ii. Conversion and Money Had and Received
LPGA's third and fourth claims are for conversion and money had and received, respectively. These claims relate specifically to the post-termination royalty payments, approximately $224,000, which Summit is currently holding. Summit maintains that LPGA has no right to these payments under the Agreement and the claims should be dismissed. The Tail provision provides that upon termination or expiration of the Agreement, Summit will "continue to receive and retain all amounts which it is entitled to receive or retain . . . for a period of three years following expiration or termination of this Agreement . . . and, in addition, 30% of such amounts for one (1) additional year thereafter, except as otherwise provided in this Section." (Agreement ¶ 15.) LPGA argues that the Tail provision does not apply to terminations for material breaches, and, therefore, Summit has no right to post-termination royalties.
"Construction of an unambiguous contract is a matter of law, and the intention of the parties may be gathered from the four corners of the instrument and should be enforced according to its terms." Beal Savings Bank v. Sommer, 8 N.Y.3d 318, 325 (2007). "The court should 'construe the agreements so as to give full meaning and effect to the material provisions.'" Id. (quoting Excess Ins. Co. Ltd. v Factory Mut. Ins. Co., 3 N.Y.3d 577, 582 (2004)). "A court may not, in the guise of interpreting a contract, add or excise terms or distort the meaning of those used to make a new contract for the parties." Riverside South Planning Corp. v. CRP/Extell Riverside, L.P., 60 A.D.3d 61, 66 (N.Y. App. Div. 2008) (citing Teichman v Community Hosp. of W. Suffolk, 87 N.Y.2d 514, 520 (1996); Morlee Sales Corp. v Manufacturers Trust Co., 9 N.Y.2d 16, 19 (1961)). If the meaning of a contract is clear on its face, "a court is not free to alter the contract to reflect its personal notions of fairness and equity." Greenfield v. Philles Records, Inc., 98 N.Y.2d 562, 570 (2002).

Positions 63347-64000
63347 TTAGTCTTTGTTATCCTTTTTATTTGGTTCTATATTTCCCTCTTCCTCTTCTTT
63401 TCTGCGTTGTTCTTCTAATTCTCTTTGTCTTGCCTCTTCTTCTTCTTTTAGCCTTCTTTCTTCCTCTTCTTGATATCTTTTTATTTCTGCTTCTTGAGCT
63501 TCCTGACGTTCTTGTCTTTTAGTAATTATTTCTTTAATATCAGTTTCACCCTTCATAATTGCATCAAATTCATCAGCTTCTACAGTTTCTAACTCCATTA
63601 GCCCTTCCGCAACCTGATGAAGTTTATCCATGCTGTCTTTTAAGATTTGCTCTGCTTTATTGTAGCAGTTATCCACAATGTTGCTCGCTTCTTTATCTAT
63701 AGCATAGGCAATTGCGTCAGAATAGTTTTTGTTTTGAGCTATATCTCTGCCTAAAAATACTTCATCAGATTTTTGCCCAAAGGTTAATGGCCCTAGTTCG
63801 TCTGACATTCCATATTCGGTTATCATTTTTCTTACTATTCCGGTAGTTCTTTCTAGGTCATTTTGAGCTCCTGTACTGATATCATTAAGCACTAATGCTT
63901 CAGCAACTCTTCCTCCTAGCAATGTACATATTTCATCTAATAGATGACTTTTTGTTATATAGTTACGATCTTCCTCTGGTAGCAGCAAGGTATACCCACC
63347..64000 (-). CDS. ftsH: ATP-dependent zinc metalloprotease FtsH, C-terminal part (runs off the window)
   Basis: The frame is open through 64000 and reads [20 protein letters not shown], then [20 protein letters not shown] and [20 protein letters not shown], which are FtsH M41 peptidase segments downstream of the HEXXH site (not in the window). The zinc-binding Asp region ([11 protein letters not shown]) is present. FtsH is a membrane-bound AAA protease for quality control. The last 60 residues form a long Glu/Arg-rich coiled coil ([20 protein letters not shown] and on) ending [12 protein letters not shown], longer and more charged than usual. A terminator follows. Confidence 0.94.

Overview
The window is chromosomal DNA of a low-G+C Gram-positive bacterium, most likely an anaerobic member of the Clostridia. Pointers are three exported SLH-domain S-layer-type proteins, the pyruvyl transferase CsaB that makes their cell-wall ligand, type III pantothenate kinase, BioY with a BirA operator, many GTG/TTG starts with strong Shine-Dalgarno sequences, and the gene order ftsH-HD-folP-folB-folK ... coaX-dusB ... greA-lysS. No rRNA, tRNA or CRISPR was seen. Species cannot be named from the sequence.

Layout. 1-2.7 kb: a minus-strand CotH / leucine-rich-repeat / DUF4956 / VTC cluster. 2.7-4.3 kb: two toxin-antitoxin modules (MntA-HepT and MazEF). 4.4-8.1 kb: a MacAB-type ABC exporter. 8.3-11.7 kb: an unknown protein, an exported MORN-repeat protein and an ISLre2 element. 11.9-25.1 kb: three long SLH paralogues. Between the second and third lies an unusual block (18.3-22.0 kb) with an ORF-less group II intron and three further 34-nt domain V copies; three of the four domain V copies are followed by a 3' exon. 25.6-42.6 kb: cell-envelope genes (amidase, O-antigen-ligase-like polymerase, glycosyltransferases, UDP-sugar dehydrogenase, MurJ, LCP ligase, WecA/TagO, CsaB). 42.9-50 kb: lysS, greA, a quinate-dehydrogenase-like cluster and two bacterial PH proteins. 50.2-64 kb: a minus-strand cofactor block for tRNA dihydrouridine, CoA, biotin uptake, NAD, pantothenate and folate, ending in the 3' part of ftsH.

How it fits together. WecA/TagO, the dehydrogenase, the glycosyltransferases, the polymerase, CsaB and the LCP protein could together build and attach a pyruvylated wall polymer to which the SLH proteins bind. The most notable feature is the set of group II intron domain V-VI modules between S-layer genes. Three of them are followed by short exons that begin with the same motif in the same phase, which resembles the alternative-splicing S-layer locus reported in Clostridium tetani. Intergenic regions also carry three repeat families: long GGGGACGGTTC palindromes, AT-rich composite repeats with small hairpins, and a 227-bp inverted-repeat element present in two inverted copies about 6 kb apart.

The Tail provision applies following "expiration or termination" of the Agreement. (Agreement ¶ 15.) LPGA could only terminate for cause. (Agreement ¶¶ 16, 18.) The Agreement describes the "Events of Default" that would permit the parties to terminate the contract prior to expiration. (Agreement ¶ 16.) These events include default "in the payment of any sum due under the Agreement" and default "in the performance or observance of any of the material non-monetary terms, agreements, covenants or conditions of this Agreement." (Agreement ¶¶ 16(a)(i)-(ii).) Upon the occurrence of an event of default, the non-defaulting party had the right to terminate the contract and was entitled to all remedies available at law or equity. (Agreement ¶ 16(b).) The Tail provision states that "[u]pon termination or expiration, all rights of SPI will terminate" except its rights to post-termination royalties. (Agreement ¶ 15.)
The clear language of the contract contemplates that termination will include termination for breaches of the Agreement. This interpretation of the Agreement is consistent with the overall intent of the parties to put in place certain protections for Summit, who was entering a risky venture as LPGA's representative. See supra Part III.a.i. Based on the unambiguous language of the Agreement, we find that "termination" in paragraph 15 includes termination for breaches of the Argreement. LPGA's counterclaims for conversion and money had and received are dismissed.*fn12
LPGA's motion for partial summary judgment is denied in part, granted in part. LPGA's four motions in limine are now moot. Summit's motion for partial summary judgment is granted in its entirety. The parties are directed to submit to the Court in writing within thirty (30) days of this order a schedule for further proceedings in this case.